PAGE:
Kate suggested that a visit to the Rue Daguerre street market would help cure my culture shock. So off I went around the corner to buy some vegeys and fruits. But culture shock was enhanced rather than alleviated as soon as I had to ask what some kumquat cost. So I didn't. I just picked and paid hoping to receive back the right change. Probably did. In the end, left the market with a day or two of vegeys and fruit.

Since my time in Paris was indefinitely short, I began to explore. First the Louvre. Luckily, the Denfert-Rochereau Metro station was only a block down the Rue Froidevaux to the Lion of Belfort and then a right turn immediately past Les Catacombes de Paris. Took the blue line across the Seine and transferred to the yellow line where I exited at the Pre-Pei-Pyramid Palais Royal Musée du Louvre. The Mona Lisa was glass encased up high on a wall at the end of a hallway that denied close inspection. It has since been moved so that more cameras can photograph the flash glares off the glass. It's always better and cheaper to buy the postcard. That's why I brought no camera with me on this trip. Unlike today, cameras then were too much weight to lug around. And why do we bother so much about preserving a memory? The effort reduces our being where we are now. I had enough stress just figuring out where I was then.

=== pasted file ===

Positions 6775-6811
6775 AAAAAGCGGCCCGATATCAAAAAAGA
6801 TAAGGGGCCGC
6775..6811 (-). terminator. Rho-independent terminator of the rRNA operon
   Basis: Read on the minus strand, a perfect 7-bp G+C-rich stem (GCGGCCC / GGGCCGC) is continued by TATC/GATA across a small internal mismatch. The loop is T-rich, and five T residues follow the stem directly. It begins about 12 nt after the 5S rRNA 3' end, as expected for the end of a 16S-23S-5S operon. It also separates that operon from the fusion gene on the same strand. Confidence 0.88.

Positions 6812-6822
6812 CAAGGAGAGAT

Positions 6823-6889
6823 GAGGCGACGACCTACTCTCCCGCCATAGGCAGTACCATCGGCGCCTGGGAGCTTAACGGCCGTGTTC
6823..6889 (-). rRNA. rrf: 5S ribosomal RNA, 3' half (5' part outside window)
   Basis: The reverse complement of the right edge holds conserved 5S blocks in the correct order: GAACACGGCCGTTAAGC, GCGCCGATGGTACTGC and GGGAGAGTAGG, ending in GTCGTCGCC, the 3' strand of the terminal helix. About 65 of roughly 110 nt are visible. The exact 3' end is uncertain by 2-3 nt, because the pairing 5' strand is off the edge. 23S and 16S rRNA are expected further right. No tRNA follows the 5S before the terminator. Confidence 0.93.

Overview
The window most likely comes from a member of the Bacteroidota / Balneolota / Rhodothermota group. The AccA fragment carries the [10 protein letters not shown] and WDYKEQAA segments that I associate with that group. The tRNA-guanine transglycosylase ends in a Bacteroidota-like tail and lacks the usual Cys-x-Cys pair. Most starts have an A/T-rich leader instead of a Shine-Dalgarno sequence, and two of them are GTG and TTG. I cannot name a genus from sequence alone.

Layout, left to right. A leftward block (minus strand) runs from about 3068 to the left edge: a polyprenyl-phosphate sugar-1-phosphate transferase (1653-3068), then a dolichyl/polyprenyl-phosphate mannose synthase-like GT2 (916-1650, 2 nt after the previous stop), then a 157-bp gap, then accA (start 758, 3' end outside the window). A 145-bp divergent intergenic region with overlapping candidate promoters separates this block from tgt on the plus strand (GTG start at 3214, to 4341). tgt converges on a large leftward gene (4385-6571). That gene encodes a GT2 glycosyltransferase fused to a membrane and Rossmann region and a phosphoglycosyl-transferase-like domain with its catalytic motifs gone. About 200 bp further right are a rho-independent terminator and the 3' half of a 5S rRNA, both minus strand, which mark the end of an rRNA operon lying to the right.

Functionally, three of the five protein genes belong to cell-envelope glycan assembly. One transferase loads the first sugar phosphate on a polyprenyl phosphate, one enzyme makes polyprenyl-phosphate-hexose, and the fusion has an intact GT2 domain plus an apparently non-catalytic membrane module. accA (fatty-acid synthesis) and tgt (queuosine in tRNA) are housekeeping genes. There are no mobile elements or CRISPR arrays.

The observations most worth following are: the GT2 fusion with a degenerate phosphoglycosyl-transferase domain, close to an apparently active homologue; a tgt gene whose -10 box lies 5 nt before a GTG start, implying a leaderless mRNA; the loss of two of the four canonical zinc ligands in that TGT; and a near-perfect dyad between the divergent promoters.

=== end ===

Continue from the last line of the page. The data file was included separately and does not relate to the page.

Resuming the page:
Is that why we visit museums and worship the art and artists? We are like medieval monks on a pilgrimage to awe over the bones of a saint. Perhaps, out of those bones, we hope to come alive, to connect to a past our minds cannot fathom, to take away a little bite of eternity. We may each individually be small, but we are part of a potential infinity that continues to grow. Note: the preceding may not be a mathematically sensible statement. Inifinities cannot grow. They are already as big as they can get. However, the power set of an infinite set IS bigger!   2 > ℵ.   There is a metaphor in here somewhere...